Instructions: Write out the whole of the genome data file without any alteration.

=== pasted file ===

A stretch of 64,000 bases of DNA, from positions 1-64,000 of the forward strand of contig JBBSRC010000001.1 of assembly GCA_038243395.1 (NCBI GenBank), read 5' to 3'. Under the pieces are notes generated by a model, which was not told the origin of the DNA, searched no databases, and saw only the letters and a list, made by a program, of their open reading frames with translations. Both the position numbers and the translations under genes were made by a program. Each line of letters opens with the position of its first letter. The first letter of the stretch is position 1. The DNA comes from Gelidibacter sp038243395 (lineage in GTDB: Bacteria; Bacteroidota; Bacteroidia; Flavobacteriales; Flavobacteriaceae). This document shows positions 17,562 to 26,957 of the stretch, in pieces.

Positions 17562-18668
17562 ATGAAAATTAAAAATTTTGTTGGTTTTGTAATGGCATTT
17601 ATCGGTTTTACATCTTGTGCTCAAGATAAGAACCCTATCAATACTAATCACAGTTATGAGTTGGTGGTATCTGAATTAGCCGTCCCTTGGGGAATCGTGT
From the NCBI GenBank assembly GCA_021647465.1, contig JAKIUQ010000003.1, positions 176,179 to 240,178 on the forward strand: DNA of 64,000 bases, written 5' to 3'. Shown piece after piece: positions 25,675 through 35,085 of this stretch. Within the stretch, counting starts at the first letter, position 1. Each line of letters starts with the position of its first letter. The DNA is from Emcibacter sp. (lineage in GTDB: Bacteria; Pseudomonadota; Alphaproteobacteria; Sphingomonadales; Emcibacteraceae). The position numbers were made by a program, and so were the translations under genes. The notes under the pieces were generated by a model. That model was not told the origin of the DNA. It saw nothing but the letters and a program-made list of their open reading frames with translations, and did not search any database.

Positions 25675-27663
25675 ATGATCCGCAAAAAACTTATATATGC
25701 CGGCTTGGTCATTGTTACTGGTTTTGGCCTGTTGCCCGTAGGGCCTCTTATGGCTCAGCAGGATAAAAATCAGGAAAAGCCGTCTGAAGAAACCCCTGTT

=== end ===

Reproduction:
A stretch of 64,000 bases of DNA, from positions 1-64,000 of the forward strand of contig JBBSRC010000001.1 of assembly GCA_038243395.1 (NCBI GenBank), read 5' to 3'. Under the pieces are notes generated by a model, which was not told the origin of the DNA, searched no databases, and saw only the letters and a list, made by a program, of their open reading frames with translations. Both the position numbers and the translations under genes were made by a program. Each line of letters opens with the position of its first letter. The first letter of the stretch is position 1. The DNA comes from Gelidibacter sp038243395 (lineage in GTDB: Bacteria; Bacteroidota; Bacteroidia; Flavobacteriales; Flavobacteriaceae). This document shows positions 17,562 to 26,957 of the stretch, in pieces.

Positions 17562-18668
17562 ATGAAAATTAAAAATTTTGTTGGTTTTGTAATGGCATTT
17601 ATCGGTTTTACATCTTGTGCTCAAGATAAGAACCCTATCAATACTAATCACAGTTATGAGTTGGTGGTATCTGAATTAGCCGTCCCTTGGGGAATCGTGT
From the NCBI GenBank assembly GCA_021647465.1, contig JAKIUQ010000003.1, positions 176,179 to 240,178 on the forward strand: DNA of 64,000 bases, written 5' to 3'. Shown piece after piece: positions 25,675 through 35,085 of this stretch. Within the stretch, counting starts at the first letter, position 1. Each line of letters starts with the position of its first letter. The DNA is from Emcibacter sp. (lineage in GTDB: Bacteria; Pseudomonadota; Alphaproteobacteria; Sphingomonadales; Emcibacteraceae). The position numbers were made by a program, and so were the translations under genes. The notes under the pieces were generated by a model. That model was not told the origin of the DNA. It saw nothing but the letters and a program-made list of their open reading frames with translations, and did not search any database.

Positions 25675-27663
25675 ATGATCCGCAAAAAACTTATATATGC
25701 CGGCTTGGTCATTGTTACTGGTTTTGGCCTGTTGCCCGTAGGGCCTCTTATGGCTCAGCAGGATAAAAATCAGGAAAAGCCGTCTGAAGAAACCCCTGTT